We are all under attack – but this time, our foe is not a country, a terrorist group or a person. Nor is it a predator. Chillingly, it is not even alive. It is a brand new tiny packet of genetic material which has only a transient existence and cannot reproduce itself – fooling human cells into making copies of it. The soldiers in this war are disproportionately made up of the very people who appear ethnically most vulnerable to it: 44% of UK doctors, and almost 22% of all NHS staff, are from BAME backgrounds. In London, BAME staff make up almost 45% of all NHS Trusts’ staff.

Summary: The Supreme Court in Whittington Hospital NHS Trust v XX [2020] UKSC 14 has upheld the Court of Appeal’s decision to award damages for Californian commercial surrogacy to an infertile British claimant. Such an award of damages is the first of its kind in the fields of personal injury and clinical negligence.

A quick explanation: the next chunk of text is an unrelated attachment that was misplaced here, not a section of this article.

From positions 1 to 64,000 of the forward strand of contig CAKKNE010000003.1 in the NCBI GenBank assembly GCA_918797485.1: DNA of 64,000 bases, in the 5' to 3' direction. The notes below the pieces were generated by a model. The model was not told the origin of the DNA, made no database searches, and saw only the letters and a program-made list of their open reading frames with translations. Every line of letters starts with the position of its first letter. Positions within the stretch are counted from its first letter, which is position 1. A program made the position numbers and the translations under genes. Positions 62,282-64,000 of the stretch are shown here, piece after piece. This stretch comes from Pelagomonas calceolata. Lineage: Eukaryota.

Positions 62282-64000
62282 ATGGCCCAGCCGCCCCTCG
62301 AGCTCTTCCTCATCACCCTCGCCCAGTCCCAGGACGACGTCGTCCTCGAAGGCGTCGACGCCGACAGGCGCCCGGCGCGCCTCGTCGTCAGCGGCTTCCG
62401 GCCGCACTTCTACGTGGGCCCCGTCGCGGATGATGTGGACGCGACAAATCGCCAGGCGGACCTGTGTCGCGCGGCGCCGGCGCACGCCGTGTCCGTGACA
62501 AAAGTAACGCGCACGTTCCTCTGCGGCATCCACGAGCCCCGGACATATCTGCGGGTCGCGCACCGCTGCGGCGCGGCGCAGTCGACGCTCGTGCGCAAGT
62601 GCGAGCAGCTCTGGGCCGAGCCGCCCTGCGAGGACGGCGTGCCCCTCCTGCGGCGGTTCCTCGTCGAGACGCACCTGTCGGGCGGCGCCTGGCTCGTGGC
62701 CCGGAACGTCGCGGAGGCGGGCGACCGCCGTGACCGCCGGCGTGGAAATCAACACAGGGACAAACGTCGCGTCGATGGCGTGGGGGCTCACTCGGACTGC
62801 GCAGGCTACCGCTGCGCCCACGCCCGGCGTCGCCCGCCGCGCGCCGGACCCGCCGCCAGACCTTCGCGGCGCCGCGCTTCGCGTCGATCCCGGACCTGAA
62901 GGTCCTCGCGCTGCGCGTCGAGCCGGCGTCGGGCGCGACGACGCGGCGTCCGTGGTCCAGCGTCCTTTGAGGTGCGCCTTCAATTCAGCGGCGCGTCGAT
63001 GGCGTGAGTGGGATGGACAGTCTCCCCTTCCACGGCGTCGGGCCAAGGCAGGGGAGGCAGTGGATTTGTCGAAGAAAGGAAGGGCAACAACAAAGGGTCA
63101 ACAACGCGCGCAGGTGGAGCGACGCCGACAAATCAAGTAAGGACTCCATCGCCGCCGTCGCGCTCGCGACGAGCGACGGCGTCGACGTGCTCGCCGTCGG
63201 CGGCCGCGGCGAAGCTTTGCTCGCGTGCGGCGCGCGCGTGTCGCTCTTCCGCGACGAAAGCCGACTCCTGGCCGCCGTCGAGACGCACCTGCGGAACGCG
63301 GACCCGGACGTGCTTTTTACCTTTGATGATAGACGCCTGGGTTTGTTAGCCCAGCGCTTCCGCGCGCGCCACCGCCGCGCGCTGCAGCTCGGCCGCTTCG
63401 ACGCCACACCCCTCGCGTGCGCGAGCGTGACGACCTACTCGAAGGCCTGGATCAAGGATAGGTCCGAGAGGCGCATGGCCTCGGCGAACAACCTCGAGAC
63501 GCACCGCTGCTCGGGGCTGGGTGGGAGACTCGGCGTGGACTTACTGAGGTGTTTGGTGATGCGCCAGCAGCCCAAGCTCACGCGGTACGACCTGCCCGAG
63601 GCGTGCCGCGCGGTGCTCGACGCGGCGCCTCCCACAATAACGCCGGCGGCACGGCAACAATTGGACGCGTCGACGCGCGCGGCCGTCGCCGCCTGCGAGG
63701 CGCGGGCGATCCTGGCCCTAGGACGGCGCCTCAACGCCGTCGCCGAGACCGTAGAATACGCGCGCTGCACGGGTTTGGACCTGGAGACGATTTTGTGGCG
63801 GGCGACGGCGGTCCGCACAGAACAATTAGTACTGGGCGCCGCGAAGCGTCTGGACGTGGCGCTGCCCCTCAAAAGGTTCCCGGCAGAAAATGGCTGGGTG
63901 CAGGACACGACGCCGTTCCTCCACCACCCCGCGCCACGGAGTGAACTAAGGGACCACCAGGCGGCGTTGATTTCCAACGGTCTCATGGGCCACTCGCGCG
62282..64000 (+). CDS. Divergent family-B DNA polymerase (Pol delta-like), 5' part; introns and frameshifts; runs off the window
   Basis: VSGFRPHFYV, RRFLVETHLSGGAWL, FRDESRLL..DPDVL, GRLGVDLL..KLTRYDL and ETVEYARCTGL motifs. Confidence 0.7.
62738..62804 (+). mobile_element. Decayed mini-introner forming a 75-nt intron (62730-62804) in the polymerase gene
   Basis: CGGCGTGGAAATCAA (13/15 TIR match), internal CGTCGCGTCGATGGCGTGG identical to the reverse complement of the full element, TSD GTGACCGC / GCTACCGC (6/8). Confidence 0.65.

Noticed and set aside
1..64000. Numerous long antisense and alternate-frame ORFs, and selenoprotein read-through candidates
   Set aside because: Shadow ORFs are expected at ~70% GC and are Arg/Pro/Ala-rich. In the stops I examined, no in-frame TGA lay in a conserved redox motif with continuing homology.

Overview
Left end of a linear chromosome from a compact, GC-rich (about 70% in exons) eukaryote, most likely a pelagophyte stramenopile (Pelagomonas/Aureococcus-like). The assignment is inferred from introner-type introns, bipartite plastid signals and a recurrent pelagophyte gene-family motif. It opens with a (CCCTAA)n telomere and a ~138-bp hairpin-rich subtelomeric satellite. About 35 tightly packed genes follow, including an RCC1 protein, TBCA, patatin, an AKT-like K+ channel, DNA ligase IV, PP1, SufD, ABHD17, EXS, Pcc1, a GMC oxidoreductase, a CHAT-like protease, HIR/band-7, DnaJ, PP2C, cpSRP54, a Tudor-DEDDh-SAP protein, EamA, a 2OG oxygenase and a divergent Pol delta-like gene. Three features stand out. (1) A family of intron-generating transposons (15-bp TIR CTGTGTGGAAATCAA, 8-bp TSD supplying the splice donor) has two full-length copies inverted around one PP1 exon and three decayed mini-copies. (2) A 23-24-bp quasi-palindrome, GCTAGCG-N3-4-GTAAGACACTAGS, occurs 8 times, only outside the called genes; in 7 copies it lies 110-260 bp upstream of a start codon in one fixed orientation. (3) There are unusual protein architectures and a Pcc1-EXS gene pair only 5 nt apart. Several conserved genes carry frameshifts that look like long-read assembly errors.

Christopher Johnston QC and Claire Watson successfully acted for Ms X, the claimant/respondent, and were instructed by Alison Eddy and Anne Kavanagh of Irwin Mitchell.

Lessons from the recent cases of:

  • Saunders v Central Manchester NHS Trust 2018 EWHC 343 QB
  • Collyer v Mid Essex NHS Trust 2019 EWHC 3577 QB
  • Schembri v Marshall 2020 EWCA Civ 358.

Surgical cases often provide difficulties for Claimants because it is not always clear how the alleged negligent injury occurred – nothing being noted at the time and the injury only becoming apparent post operatively. In the first two of these recent cases Claimants failed on breach because they could not prove the probable mechanism of injury, let alone that it was negligent. This is quite common in surgical cases because of the limited evidence as to the surgery itself - usually just a short operation note.

Claimants also often have difficulty in proving whether and how a breach has been causative of an injury. In Schembri v Marshall the Court of Appeal gives us a useful reminder of some important principles.

I set out in this article a summary of these cases, the principles they illustrate and some practical lessons to be learnt from them and my own experience in such cases over the last 25 years.